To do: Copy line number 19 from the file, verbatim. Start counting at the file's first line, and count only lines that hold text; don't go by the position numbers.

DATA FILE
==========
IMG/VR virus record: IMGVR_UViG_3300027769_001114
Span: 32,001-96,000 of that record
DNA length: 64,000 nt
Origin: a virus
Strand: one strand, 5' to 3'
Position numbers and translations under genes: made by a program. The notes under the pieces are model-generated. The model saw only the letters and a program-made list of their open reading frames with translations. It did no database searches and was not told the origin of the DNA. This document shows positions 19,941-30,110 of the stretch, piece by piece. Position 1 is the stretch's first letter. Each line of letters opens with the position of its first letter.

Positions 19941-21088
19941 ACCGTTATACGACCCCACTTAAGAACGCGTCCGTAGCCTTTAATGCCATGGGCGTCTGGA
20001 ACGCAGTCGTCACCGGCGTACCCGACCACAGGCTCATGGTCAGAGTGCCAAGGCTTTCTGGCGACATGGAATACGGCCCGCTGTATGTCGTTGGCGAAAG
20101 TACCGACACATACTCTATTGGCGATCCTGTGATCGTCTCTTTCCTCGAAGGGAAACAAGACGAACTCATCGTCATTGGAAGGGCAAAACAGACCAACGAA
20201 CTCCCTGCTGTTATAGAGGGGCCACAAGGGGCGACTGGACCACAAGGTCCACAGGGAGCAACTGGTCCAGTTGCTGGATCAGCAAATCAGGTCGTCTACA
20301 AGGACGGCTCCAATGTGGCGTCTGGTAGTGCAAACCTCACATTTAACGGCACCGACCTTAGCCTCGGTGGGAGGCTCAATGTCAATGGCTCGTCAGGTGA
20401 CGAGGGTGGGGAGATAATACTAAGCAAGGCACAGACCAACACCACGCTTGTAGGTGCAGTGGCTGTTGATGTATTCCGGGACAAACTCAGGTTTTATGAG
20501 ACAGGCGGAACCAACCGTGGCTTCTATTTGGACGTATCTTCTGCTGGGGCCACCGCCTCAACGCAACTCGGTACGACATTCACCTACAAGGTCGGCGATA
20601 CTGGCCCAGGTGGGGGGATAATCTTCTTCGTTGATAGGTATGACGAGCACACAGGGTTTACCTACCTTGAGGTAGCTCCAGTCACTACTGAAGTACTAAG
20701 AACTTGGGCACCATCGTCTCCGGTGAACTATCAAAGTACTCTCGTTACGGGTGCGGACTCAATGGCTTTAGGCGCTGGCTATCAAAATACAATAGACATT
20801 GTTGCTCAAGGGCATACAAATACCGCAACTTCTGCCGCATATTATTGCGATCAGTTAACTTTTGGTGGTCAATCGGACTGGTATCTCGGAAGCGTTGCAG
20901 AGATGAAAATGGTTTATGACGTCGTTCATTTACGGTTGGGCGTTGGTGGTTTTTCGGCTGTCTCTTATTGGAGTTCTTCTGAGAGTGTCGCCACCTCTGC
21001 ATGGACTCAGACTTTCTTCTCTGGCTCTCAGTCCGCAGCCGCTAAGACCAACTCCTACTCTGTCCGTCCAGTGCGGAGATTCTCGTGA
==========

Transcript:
21001 ATGGACTCAGACTTTCTTCTCTGGCTCTCAGTCCGCAGCCGCTAAGACCAACTCCTACTCTGTCCGTCCAGTGCGGAGATTCTCGTGA